Tzvi Tzur

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Tzvi Tzur
Tzvi Tzur
Tzvi Tzur in 1955.
AllegianceBritish Army
Haganah
Israel Defence Forces
Years of service1936 - 1963
RankLieutenant
Major General
Chief of Staff
Battles/wars1948 Arab-Israeli War
Suez Crisis

Tzvi Tzur (Hebrew: צבי צור‎, also transliterated Zvi Tsur, 1923 - 28 December, 2004) was the IDF's 6th Chief of Staff and an Israeli public figure.

Early life

Tzvi Tzur was born in the little locality Zaslav, now Iziaslav in the north of Khmelnitsky ( north of Podolia or south of Volhynia) in Ukraine, in 1923 as Czera Czertenko and emmigrated to the British Mandate of Palestine at age 2. In 1936, at the peak of the Great Arab Uprising and the 1936-1939 pogroms he joined the Hagannah in order to help protect the Jews from Arab rioters.

Military career

With the outbreak of Israel War of Independence he was appointed as a battalion leader in the Givati Brigade. Tzur was the founder of the fast jeep reconnaissance company "Samson's Foxes" (שועלי שמשון), which waged bitter battles in the southern front. After the end of the war, he undertook organizing roles and went to study manpower management in the United States.

In 1956 he was promoted to the rank of Major General and was appointed as the commander of the central front. In 1958 he was appointed as deputy chief of staff and went for long period of study in France. He returned on September 1960.

He replaced Haim Laskov as the IDF chief of staff.

Chief of Staff

In January 1961 Tzur was appointed as the IDF Chief of Staff. One of his first actions was to appoint Major General Yitzhak Rabin as his deputy. Tzur's term was relatively quiet, except for border incidents with Syria which shelled Israeli settlement from the Golan Heights. The biggest IDF operation during Tzur's term was held on March 16, 1962, when the Golani Brigade raided Syrian outposts to the north of the Sea of Galilee in order to stop Syrian shelling. 7 Israeli soldiers and 30 Syrian soldiers were killed during the battle. However, the shelling was not stopped in the area and on August 19, 1963, Syrian forces murdered two civilians in Almagor.

Tzur sought to draw quality manpower to the IDF and decided in June 1961 to provide officers with a private car for their personal usage. The model chosen was a Citroën 2CV.

Tzur also prepared the IDF for a war with the Arab armies and built up the defense forces so that it could stop Arab attacks. In August 1961, the president of Egypt, Gamal Abdul Nasser revealed that Israel obtained Dassault Mirage III jet fighters, to counter Egyptian Soviet-made MiG-19s. The Mirages proven themselves very well and served as the Israeli Air Force's main fighter for many years. The Mirages contributed substantially to Israel's victory in the Six-Day War and the elimination of the combined Arab airpower of Egypt, Syria and Jordan, as did other two notable acquisitions by Tzur, the Centurion tanks and MIM-23 Hawk surface-to-air missile technology.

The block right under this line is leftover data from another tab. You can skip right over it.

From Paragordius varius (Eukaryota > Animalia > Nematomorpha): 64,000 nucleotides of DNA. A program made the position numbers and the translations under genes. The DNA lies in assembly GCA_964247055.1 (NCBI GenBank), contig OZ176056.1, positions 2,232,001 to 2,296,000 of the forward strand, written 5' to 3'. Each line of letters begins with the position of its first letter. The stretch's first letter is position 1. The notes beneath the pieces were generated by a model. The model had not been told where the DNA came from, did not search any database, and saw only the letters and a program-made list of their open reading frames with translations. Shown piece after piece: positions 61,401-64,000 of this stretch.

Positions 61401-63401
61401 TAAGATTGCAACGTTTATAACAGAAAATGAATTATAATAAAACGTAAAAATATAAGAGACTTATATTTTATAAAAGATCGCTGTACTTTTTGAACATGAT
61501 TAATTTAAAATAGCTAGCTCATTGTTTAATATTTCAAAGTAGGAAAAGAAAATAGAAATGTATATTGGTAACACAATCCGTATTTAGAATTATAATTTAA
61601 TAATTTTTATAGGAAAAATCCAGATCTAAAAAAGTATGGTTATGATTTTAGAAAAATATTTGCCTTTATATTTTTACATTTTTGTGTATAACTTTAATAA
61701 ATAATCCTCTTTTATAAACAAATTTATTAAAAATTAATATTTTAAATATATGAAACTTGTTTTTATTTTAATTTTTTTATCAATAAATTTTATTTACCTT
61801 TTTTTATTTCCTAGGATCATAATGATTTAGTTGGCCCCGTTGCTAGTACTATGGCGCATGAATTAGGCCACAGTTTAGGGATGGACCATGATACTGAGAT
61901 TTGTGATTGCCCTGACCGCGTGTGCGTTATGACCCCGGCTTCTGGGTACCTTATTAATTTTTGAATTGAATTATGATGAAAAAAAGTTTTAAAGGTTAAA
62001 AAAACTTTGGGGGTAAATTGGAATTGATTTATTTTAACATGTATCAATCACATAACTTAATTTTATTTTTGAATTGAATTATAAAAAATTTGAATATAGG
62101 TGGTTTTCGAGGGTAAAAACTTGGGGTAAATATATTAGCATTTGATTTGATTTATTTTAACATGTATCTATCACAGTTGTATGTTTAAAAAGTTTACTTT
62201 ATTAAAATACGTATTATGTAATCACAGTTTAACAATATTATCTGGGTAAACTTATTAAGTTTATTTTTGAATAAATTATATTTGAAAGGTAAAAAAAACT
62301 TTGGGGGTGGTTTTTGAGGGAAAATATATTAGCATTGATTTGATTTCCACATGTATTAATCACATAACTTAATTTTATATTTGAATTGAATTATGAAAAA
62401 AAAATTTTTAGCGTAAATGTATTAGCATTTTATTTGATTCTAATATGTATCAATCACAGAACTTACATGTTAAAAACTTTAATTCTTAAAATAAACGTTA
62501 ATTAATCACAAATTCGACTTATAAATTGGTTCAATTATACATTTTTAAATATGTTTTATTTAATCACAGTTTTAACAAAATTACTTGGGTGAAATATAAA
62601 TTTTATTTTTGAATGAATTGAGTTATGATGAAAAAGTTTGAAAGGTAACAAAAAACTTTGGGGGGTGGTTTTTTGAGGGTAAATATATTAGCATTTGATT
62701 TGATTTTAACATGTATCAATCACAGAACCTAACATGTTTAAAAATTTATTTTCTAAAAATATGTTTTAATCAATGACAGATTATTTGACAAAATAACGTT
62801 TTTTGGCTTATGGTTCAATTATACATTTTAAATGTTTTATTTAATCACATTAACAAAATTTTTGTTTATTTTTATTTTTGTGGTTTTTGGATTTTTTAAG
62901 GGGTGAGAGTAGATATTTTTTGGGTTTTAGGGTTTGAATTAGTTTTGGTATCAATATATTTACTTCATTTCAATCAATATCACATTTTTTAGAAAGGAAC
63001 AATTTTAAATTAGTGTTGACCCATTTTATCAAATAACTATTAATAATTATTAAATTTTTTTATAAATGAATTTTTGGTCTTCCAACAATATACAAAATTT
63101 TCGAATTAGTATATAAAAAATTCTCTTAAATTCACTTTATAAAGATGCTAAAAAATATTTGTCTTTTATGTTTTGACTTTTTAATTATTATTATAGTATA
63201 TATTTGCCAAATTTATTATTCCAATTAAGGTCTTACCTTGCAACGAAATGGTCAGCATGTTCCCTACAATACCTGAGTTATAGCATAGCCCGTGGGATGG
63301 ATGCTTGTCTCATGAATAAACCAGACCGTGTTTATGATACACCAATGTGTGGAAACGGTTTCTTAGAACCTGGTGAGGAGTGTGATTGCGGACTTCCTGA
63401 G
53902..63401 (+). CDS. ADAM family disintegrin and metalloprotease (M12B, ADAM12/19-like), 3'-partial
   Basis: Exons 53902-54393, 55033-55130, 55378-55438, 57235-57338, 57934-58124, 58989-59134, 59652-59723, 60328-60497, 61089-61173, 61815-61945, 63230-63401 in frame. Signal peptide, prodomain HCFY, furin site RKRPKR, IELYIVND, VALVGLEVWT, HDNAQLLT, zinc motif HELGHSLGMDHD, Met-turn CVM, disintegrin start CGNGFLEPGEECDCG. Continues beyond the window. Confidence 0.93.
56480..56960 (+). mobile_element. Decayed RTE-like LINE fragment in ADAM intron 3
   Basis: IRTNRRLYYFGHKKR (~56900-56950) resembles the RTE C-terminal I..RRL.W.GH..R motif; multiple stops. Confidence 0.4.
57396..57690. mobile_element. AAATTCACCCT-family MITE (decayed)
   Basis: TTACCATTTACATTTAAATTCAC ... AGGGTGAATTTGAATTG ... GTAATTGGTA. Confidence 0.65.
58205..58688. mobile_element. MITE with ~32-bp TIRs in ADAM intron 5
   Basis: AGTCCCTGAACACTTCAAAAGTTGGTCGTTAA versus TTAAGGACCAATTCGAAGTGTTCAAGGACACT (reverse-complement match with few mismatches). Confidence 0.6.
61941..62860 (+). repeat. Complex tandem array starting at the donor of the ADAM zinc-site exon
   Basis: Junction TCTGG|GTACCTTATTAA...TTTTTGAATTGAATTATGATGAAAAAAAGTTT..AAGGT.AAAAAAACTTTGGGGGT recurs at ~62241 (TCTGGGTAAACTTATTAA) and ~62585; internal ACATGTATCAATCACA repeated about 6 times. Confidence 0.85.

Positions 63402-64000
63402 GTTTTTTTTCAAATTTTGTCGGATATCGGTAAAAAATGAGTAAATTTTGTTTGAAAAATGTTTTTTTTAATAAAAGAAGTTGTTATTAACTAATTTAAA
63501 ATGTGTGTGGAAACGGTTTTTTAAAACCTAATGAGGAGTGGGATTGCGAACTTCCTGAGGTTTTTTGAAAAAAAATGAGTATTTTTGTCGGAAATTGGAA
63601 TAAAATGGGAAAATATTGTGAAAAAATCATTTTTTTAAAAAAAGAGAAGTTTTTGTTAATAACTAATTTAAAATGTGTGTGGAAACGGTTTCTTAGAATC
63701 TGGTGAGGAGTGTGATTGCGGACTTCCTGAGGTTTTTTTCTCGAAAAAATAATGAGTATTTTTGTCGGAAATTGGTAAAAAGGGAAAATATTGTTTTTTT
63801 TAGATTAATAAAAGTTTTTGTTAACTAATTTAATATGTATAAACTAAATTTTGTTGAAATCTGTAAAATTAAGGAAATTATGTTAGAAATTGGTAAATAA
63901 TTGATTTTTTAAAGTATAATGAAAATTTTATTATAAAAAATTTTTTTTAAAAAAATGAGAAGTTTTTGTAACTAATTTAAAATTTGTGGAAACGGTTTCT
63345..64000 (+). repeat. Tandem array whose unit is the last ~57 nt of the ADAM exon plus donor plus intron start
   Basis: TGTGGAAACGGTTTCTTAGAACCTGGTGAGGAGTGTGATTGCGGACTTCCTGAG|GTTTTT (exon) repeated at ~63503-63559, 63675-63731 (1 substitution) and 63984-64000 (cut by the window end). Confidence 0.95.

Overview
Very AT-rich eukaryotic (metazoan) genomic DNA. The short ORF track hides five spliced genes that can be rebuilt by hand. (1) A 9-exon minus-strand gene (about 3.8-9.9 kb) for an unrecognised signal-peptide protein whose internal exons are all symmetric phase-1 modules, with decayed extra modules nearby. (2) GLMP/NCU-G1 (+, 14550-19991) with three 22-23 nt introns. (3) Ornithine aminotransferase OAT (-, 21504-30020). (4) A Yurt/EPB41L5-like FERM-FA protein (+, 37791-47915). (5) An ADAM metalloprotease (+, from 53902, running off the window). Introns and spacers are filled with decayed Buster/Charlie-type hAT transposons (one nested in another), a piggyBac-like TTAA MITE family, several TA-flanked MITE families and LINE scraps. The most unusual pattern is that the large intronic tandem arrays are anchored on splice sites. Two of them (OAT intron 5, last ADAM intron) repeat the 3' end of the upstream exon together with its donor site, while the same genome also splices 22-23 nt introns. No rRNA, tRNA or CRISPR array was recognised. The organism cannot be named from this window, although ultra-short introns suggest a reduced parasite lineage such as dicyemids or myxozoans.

On July 5, 1961, Israel launched the Shavit missile, igniting great technological pride in Israel, but also adding to the regional arms race.

Tzur retired from duty in December 1963.

Civlian and political career

Tzvi Tzur
Year of aliyah1925
Knessets6th

After his retirement Tzur was appointed as the general manager of Mekorot, Israel's national water company. Under pressure from Moshe Dayan to enter the political fray, in the 1965 elections he was elected to the Knesset on the list of Rafi, David Ben-Gurion's party. However, he resigned from the Knesset after just a month, and was replaced by Aryeh Bahir, before returning to work in Mekorot.

With the appointment of Dayan as Minister of Defense in May 1967, Tzur was asked to assist Dayan and served as an adviser to the Minister of Defense for seven years.

After that, Tzur served at several managing positions, including the Israeli Aircraft Industries, the shipping company Zim, and "Hevra le-Israel".

Tzur was active in public affairs until his last days, and on April 29 2004 he signed a letter of support in Ariel Sharon's disengament plan.

See also

External links